Asia and Pacific

Unions intensify cooperation to promote decent work for domestic workers and eliminate child labour

Press release | Bali, Indonesia | 11 August 2016
BALI (ACTRAV INFO)-Unions will intensify their cooperation and efforts to promote decent work for domestic workers and eliminate child labor in Asia Pacific, according to the conclusions of regional trade union workshop held in Bali from 4 to 6 August 2016.

The workshop “Organizing and Decent Work for Domestic Workers and Elimination of Child Labour in Domestic Work “ brought together representatives of trade unions and domestic workers ‘organizations from nine countries in the region. The main goals were to:
  • Evaluate results of initiatives taken by the trade unions and domestic worker organizations in promoting decent work for domestic workers;
  • Review progress made in elimination of child labour in domestic work, and
  • Promote follow-up actions, including cooperation and networking among the unions for organizing, social protection and decent work for domestic workers, including child domestic workers.
“The adoption of the ILO Convention No.189 and Recommendation n° 201 in 2011 by the International Labour Conference was both a culmination of years of struggles by women domestic workers from all over the world for ‘recognition’ and the beginning of a new phase where governments, employers and trade unions need to turn this recognition in concrete policies to promote decent work for domestic workers,” said Arun Kumar, Senior specialist in Workers ‘Activities.

“This workshop is an opportunity to review the progress and initiatives taken by unions and e governments since then and plan the way forward”, he added.

Domestic work is one of the largest sectors of informal economy in urban areas in Asian countries. It is an important source of employment for migrant workers, predominantly women and children. According to ILO findings, globally, one in every 13 female wage worker is employed in domestic work. Many international migrants involved in domestic work both within Asia and beyond originally come from developing countries in Asia. ILO estimates that 41 percent of the world’s domestic workers are in Asia, equivalent to 21.5 million people aged 15 or above and these numbers are growing in many countries in the region.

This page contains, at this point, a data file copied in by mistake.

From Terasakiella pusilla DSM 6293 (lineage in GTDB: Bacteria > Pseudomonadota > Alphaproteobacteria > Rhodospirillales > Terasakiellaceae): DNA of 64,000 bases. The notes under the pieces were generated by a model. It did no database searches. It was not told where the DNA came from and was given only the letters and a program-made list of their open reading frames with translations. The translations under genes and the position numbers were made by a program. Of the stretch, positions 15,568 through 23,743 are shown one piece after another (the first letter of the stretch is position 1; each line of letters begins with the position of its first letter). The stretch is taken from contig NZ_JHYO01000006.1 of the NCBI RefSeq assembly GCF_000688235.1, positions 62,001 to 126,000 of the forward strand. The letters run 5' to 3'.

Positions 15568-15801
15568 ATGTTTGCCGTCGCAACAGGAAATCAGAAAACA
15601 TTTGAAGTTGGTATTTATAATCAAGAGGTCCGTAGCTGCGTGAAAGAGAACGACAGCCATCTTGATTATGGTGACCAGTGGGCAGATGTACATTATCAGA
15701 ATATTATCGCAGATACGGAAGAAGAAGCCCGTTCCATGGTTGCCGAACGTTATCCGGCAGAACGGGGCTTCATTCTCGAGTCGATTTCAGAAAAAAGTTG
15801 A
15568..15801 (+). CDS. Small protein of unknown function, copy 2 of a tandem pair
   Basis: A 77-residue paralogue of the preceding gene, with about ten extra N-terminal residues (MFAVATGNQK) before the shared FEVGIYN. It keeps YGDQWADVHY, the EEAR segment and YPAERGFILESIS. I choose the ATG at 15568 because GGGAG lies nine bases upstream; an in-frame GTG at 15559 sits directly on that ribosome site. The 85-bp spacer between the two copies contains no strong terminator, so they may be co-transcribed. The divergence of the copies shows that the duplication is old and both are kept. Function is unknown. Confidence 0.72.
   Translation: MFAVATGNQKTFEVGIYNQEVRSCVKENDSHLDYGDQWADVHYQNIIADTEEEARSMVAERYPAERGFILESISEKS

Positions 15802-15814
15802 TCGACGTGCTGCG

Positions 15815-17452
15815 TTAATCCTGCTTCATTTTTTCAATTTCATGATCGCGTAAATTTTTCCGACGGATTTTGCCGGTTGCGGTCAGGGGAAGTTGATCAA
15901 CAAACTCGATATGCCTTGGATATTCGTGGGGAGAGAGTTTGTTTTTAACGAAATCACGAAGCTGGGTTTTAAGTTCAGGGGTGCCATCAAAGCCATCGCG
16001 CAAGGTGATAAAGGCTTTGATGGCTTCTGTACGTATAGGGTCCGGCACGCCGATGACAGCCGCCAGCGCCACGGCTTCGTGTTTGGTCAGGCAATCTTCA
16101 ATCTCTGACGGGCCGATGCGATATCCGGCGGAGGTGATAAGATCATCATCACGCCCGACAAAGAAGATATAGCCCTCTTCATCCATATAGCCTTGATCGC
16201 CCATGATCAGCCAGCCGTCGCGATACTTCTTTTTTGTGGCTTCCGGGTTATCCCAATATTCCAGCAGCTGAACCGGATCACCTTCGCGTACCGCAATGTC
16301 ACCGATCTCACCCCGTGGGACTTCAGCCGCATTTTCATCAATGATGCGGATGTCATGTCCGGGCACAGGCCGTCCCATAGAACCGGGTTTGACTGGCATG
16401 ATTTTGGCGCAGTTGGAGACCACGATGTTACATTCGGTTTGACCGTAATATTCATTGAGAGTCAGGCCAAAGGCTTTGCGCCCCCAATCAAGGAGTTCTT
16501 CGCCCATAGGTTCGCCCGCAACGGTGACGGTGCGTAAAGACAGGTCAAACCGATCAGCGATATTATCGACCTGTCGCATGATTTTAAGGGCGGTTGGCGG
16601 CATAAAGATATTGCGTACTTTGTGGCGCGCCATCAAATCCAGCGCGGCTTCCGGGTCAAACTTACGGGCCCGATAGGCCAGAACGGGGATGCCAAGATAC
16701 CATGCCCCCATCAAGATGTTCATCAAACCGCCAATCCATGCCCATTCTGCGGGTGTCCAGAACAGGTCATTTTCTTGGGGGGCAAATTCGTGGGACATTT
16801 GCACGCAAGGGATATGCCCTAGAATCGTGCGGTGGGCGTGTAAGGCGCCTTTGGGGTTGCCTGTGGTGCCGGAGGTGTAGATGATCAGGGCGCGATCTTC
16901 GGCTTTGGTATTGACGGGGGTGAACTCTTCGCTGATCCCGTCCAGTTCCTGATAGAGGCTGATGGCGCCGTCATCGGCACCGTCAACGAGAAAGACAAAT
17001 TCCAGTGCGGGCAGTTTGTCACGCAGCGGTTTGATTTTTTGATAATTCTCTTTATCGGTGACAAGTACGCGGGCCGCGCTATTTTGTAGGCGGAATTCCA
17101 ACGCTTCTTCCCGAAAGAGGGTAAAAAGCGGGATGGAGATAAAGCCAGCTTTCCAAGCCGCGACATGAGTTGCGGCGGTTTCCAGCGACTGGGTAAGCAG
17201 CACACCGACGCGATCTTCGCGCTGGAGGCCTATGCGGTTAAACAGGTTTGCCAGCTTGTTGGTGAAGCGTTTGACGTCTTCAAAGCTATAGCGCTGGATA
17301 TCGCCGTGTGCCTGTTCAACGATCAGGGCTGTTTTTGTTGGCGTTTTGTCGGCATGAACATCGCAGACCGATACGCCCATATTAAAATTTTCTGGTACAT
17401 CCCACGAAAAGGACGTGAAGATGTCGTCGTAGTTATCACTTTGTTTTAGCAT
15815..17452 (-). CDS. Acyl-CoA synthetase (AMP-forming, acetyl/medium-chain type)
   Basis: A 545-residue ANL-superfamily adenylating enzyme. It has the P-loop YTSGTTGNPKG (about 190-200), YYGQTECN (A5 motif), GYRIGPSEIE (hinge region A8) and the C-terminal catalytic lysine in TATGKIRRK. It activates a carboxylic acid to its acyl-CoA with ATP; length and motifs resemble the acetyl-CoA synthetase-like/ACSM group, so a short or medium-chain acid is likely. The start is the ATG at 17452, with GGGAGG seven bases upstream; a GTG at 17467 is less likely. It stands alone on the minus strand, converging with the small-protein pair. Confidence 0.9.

Participants presented both their immediate and longer-term priorities, highlighting the need to work together with domestic workers’ organizations in promoting recognition of domestic workers as workers. They also mentioned initiatives for organizing members and to improve decent work opportunities for domestic workers. Participants also emphasized the role of trade unions in eliminating of child labour in domestic work and the importance of strengthening regional alliances in eliminating child labour in domestic work.

Francesco d’Ovidio, Director of the ILO Country Office for Indonesia, reminded participants that despite the valuable contributions given by domestic workers to the society and families, they are still unrecognized and are often exploited, experiencing long working hours, insufficient rest periods, low wages and high exposure to abuses, harassment and violence.

“The action plans presented by the participants are in line with the mandate of the ILO’s Convention No. 189 and it is important that continue exchanging information, experiences and knowledge using the communication platform that we have developed together” he stated.

The Regional Workshop gathered around 30 participants from Cambodia, Hong Kong, India, Indonesia, Malaysia, Myanmar, the Philippines, Thailand and Viet Nam. The meeting was jointly conducted by the ILO’s Bureau for Workers Activities (ACTRAV) and the ILO Country Office in Indonesia with the support of the ILO’s Promoting Decent Work for Domestic Workers (PROMOTE) Project, funded by the United States Department of Labour (USDOL).

For more information, please contact:
Mr Arun Kumar,Senior Specialist in Workers’ Activities, ILO Regional Office for Asia and the Pacific
[Email: ; Tel: +662.228.24.78]